Peking University announced Sunday that it is replacing its president, who has been controversial, with another academic leader who has also been controversial, The South China Morning Post reported. Out is Wang Enge, who has been in the office only two years and who has been criticized for his push for an elite college within the university to educate foreign students. He is being replaced by Lin Jianhua, who has been controversial in two previous presidencies.
Antismoking groups and some academics are calling on the University of Zurich to retract two papers it published -- without peer review -- that were financed by Philip Morris International, The Guardian reported. The papers argued that there is no evidence that requiring cigarettes to be sold in plain packages has an impact on tobacco use. Critics are questioning the findings and the nature of the arrangement with Philip Morris, noting that the company had the right to review the material prior to publication. The researchers defend their work and say that it is being described inaccurately.
Canadian authorities are investigating the theft of three paintings from various buildings at the University of Toronto. Police officers say the paintings were stolen from separate locations, and that they were cut out of their frames. The most valuable of the three is "Church of Santa Maria della Salute," by Francesco Guardi (at right). The Globe and Mail reported that paintings by Guardi have sold in recent years for many millions of dollars.
The student government of the Durban University of Technology, in South Africa, has called on the institution to expel Jewish students, although some quotes from student leaders suggest that Jewish students who support the Palestinian cause could remain, The Daily News reported. Mqondisi Duma, secretary of the student government, said, "We had a meeting and analyzed international politics. We took the decision that Jewish students, especially those who do not support the Palestinian struggle, should deregister.” A statement from Ahmed C. Bawa, vice chancellor of the university, denounced the student government's request. He called the request "outrageous, preposterous and a deep violation of our National Constitution and every human rights principle."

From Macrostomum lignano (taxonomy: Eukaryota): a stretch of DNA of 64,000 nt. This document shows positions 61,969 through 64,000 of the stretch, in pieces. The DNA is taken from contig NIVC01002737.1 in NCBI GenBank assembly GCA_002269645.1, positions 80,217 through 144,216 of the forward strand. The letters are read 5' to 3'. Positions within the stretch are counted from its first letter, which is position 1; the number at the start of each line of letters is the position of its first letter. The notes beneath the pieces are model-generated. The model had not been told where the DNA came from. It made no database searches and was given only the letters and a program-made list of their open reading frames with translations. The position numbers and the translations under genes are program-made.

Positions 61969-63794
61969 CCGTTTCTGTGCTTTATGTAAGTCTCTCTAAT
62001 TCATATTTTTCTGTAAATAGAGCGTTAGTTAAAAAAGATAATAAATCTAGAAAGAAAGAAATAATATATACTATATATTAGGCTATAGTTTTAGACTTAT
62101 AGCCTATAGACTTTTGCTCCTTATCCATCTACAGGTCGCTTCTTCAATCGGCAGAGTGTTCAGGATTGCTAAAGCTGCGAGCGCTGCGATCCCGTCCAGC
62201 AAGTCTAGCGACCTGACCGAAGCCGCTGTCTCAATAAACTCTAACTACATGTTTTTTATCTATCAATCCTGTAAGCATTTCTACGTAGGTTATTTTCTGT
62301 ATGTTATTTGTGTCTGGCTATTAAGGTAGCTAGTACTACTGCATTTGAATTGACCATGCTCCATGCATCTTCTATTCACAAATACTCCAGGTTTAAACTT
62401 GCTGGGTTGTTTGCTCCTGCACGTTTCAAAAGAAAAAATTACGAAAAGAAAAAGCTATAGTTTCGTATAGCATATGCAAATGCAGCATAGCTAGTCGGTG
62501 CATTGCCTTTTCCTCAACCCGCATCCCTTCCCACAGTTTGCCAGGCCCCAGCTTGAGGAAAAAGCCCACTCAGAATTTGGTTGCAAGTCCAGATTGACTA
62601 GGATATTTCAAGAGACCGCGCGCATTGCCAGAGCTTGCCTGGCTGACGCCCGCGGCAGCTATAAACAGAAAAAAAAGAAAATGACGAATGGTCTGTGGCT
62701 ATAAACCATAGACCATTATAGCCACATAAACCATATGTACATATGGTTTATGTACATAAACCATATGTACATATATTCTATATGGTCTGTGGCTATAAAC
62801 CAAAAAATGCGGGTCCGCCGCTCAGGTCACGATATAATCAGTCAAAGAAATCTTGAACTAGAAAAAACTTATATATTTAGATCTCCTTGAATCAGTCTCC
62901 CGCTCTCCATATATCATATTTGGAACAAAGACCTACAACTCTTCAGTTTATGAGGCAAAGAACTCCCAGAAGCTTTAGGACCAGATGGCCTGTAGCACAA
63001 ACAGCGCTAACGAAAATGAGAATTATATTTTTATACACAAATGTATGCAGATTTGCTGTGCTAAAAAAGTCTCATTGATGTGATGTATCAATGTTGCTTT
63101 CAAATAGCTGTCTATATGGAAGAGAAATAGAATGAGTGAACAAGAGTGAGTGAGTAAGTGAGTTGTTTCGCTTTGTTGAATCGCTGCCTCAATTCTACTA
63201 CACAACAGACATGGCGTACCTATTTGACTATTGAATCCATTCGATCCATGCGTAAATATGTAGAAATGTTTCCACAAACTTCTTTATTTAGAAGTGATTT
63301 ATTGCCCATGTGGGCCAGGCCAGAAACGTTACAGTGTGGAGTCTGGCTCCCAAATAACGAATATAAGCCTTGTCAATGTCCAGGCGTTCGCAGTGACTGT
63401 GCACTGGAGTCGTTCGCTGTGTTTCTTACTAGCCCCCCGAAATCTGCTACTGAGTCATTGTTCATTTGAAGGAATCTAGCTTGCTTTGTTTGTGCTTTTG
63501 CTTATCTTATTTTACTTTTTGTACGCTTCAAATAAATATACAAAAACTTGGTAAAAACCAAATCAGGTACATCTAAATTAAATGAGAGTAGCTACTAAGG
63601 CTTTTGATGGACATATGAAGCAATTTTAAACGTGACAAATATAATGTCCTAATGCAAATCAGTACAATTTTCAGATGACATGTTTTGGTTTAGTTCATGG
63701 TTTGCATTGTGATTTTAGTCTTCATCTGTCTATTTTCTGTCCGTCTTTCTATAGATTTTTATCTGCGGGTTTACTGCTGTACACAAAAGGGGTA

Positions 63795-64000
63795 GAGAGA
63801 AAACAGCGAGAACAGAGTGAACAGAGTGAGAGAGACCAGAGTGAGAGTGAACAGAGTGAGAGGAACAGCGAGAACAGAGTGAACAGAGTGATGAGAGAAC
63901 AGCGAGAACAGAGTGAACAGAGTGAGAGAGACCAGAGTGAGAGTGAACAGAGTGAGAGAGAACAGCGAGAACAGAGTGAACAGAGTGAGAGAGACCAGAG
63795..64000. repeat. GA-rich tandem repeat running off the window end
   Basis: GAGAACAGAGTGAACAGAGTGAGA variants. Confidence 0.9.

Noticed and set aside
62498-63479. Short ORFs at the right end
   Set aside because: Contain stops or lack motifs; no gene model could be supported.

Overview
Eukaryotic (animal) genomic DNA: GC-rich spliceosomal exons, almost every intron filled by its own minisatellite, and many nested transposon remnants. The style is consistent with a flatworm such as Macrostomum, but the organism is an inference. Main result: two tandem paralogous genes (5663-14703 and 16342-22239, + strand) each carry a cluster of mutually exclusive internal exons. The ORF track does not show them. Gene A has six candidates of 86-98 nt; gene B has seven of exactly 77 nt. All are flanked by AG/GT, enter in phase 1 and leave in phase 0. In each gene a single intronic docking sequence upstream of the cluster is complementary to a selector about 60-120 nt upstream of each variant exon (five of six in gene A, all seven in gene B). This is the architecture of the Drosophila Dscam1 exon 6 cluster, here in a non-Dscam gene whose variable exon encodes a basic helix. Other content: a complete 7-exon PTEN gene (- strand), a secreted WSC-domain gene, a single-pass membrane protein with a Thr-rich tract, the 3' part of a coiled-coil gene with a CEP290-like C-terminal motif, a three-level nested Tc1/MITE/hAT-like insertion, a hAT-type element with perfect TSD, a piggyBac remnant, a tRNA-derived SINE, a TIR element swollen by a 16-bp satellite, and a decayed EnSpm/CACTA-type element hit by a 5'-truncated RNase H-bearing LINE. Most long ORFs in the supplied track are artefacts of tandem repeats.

Middle East studies scholars are protesting the decision of the Bahraini government to revoke the citizenship of 72 individuals, including that of Masaud Jahromi, a professor of telecommunications engineering at Ahlia University.
A letter from the Middle East Studies Association’s Committee on Academic Freedom describes the decision to revoke the Bahrain-born Jahromi’s citizenship as “arbitrary and thus a violation of customary international law.”
“We strongly suspect, in fact, that the revocation of Dr. Jahromi’s citizenship is political in nature, related to his past advocacy for greater democracy and respect for civil rights in your country,” continues the letter, which notes that Jahromi was arrested and detained for multiple months in 2011, the year of the Arab Spring. Amnesty International has also expressed concern about the Bahraini government’s decision to denaturalize citizens without affording them due process, as has the Bahrain Center for Human Rights. The government has said that the 72 individuals are being punished for various “illegal acts,” which range from espionage and terrorism-related charges to allegations of “defaming the image of the regime” and "defaming brotherly countries." The government's statement does not specify which individuals allegedly committed which acts.